The “founder” job description, along with an updated CEO job description, were written together by the task force, Knight, and Gannon, and designed to enable Knight to step quickly into his role as leader, while allowing Gannon to continue to offer highest-level value to some of FLY’s special projects and fundraising efforts. The founder role was scoped to be a one-year position to start. “The fact that both Ali and Christa thought the founder role was a good idea gave the board confidence that it would work,” says Wang. “They came to us with some ideas of how their roles would differ, but the transition task force worked up actual job descriptions.” The CEO position was easier to describe because FLY leveraged what was well known about the work Gannon had been doing for nearly 20 years. Gannon’s drafted ideas for what her new position might entail included special projects work, such as the Lifeline Institute, a key pillar of FLY’s Imagine 2030 strategic plan, and ambassadorial duties with key funders and policy people who FLY views as crucial partners. Gannon’s eventual job description also included a list of items where she would not engage, to create a clear delineation between this role, her former role, and Knight’s role as CEO. It also included “grey areas”—places of potential overlap that she and Knight would need to navigate in real time.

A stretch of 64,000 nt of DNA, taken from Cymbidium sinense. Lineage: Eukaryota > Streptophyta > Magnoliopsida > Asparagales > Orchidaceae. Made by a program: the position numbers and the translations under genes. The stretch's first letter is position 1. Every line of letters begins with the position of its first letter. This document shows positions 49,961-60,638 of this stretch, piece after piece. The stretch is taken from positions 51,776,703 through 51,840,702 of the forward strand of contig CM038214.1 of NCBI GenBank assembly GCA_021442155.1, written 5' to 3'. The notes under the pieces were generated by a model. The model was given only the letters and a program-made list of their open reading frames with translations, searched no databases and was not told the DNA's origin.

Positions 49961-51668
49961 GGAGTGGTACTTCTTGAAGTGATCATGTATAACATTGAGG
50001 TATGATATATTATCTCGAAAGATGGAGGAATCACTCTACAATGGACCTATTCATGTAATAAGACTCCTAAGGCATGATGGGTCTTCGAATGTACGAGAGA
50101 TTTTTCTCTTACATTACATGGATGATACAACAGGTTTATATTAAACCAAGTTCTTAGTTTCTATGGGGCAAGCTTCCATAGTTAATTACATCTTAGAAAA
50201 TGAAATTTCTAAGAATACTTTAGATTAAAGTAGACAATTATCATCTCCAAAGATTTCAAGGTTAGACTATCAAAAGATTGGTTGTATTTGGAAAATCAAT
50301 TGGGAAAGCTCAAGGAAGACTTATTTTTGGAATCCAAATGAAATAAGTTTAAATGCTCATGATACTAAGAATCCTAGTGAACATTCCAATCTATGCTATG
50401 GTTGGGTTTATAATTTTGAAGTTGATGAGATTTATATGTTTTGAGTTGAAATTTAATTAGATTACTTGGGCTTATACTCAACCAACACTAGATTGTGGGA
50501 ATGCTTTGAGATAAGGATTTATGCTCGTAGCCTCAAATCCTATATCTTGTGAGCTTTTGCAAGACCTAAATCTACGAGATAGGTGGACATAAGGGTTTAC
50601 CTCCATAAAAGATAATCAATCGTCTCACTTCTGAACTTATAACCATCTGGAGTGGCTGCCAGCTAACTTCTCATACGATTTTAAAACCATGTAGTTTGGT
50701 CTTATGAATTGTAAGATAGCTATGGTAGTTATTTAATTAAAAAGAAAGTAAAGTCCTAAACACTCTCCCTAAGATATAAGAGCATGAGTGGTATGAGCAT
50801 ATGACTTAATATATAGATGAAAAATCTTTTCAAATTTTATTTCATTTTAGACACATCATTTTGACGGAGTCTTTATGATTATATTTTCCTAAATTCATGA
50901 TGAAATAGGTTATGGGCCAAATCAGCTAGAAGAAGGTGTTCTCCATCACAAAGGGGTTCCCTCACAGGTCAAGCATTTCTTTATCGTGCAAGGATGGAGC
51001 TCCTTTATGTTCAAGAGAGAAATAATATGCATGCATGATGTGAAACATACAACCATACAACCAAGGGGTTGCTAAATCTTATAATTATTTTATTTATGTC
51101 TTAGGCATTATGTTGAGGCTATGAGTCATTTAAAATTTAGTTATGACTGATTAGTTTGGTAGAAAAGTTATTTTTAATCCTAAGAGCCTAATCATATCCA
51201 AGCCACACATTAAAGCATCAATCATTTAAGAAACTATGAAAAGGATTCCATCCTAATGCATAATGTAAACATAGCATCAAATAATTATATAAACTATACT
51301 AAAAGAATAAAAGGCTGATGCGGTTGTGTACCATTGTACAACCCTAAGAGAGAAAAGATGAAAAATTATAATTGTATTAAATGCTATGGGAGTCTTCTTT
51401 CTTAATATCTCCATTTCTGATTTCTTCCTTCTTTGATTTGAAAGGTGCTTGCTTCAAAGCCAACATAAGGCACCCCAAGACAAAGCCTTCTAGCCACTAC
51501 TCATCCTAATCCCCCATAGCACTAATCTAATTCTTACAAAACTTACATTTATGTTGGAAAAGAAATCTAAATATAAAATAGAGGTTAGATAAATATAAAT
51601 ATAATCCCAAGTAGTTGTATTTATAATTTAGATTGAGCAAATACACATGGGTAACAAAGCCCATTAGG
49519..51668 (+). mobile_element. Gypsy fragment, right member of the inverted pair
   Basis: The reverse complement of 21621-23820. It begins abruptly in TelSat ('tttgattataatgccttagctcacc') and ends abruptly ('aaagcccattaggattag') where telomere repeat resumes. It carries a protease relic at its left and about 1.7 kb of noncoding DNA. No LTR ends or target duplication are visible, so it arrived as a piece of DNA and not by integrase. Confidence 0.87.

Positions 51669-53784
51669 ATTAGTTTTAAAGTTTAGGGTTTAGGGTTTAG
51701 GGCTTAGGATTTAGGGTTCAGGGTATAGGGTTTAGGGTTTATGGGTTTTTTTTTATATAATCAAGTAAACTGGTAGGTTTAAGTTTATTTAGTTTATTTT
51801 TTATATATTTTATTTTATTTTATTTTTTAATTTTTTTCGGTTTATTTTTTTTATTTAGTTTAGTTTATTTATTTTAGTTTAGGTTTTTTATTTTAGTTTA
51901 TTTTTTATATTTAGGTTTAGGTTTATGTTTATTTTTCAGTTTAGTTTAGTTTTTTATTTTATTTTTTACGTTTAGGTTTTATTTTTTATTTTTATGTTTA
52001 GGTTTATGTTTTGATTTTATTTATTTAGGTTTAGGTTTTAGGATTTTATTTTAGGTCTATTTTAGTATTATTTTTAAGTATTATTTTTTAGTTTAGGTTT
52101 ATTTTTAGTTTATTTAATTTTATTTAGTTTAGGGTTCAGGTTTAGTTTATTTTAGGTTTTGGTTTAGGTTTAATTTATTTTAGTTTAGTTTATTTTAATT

One duty she no longer has is attending board meetings. “That’s part of the letting go piece, right?” says Donnelly.
Deepen your bench as an organizational practice